However, women's group formations have recently multiplied in the region of the Middle East. These range from feminist/women's groups concerned with legal and cultural reform movement, Islamist women s associations that advance a complementary model of gender equality, professional voluntary associations to fend off discriminatory sexist practices, charitable societies for promoting community welfare and significantly service oriented NGOs, primarily concerned with anti-poverty and women's welfare projects. While these women's groups vary greatly in terms of their specific agenda and priorities it could be argued that their mobilization into a new use of public space signifies a sense of political presence/visibility that cuts across and beyond public/private power struggle. In general terms, women of the Middle East can be grouped into two camps: those who ally themselves with the renewed forces of "traditionalism," signifying a return to "authentic" cultural and family values, and those who promote the not ion of the "modern" subject, advancing a political discourse of gender equality and citizenship rights. It could be argued that the latter is likened to a Western version of liberal feminism, under which women, like men, are being reconfigured as equal members of the nation-state. Significantly, the establishment of feminist consciousness and groups, while concerned with improving legal and economic social conditions of women per se, is nevertheless primarily limited to and consumed by college educated and professional middle-class. Evidently, for the poor and the marginalized the struggle is to be seen in relation to their practical survival needs, as against promoting strategic gender interests that require fundamental legal and cultural reform movement. It remains the case, however, that currently women's activism is still caught between an age-old-paradigm: political Islam and cultural "modernity," both of which are inscribed in the narrative of developmentalism.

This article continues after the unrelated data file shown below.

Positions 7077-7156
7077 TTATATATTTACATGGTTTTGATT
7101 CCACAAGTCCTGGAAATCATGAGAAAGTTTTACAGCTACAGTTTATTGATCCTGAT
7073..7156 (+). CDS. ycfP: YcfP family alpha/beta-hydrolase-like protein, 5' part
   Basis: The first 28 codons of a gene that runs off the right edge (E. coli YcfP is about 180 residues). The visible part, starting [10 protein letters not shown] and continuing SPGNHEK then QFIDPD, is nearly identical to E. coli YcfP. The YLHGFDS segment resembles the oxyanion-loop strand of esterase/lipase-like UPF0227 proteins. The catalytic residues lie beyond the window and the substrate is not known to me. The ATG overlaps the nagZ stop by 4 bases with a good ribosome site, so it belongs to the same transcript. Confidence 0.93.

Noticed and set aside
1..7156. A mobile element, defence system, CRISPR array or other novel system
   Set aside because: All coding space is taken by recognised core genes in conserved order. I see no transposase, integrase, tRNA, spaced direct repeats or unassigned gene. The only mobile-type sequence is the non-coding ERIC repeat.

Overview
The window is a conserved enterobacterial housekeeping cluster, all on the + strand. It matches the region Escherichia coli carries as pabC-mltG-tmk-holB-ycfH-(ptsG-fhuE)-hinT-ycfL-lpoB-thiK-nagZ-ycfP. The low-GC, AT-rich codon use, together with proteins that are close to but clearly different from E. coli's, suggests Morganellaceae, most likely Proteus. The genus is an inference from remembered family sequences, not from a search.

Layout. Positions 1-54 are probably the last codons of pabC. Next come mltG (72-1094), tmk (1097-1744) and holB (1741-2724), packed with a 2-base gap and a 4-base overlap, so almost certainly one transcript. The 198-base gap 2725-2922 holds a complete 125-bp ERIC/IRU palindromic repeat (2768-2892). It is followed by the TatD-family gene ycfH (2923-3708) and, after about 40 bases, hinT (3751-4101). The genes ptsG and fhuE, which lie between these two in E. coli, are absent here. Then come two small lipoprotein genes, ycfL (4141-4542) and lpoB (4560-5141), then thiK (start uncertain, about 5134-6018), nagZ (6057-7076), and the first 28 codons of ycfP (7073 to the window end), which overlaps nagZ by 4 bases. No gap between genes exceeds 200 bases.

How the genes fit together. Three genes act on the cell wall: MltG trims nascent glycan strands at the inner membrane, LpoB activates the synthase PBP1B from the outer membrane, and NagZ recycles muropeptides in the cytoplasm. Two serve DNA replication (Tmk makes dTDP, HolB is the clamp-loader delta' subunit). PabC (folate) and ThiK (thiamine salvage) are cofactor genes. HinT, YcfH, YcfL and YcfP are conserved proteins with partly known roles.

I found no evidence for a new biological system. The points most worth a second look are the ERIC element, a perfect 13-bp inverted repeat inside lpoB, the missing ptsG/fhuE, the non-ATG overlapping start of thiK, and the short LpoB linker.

To conclude, women are continually faced with the situation of negotiating their political subjectivity/agency between two modes of patriarchy: private patriarchy that is enacted in the authority of men over women in family and personal matters and public patriarchy as manifested through the state and increasingly the religious establishment, particularly Islam. Interestingly enough public patriarchy co-exists in ambivalence with private patriarchy in that it reinforces and at the same time contradicts women's subordination to male authority. Perhaps it is at the point of ambivalence and confusion, inhabited as the space in between, that women's resistance to being treated as second class citizens will continue to grow. It is only then, I would argue, that women might establish a space of their own without being at once a doubling of placeness.

Nabila Jaber teaches in the Department of Feminist Studies, University of Canterbury, Christchurch, New Zealand.
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Title Annotation:Review; Organizing Women: Formal and Informal Women's Groups in the Middle East
Author:Jaber, Nabila
Publication:Arab Studies Quarterly (ASQ)
Article Type:Book Review
Geographic Code:1USA
Date:Jun 22, 2001
Next Article:Religious Minorities in Iran.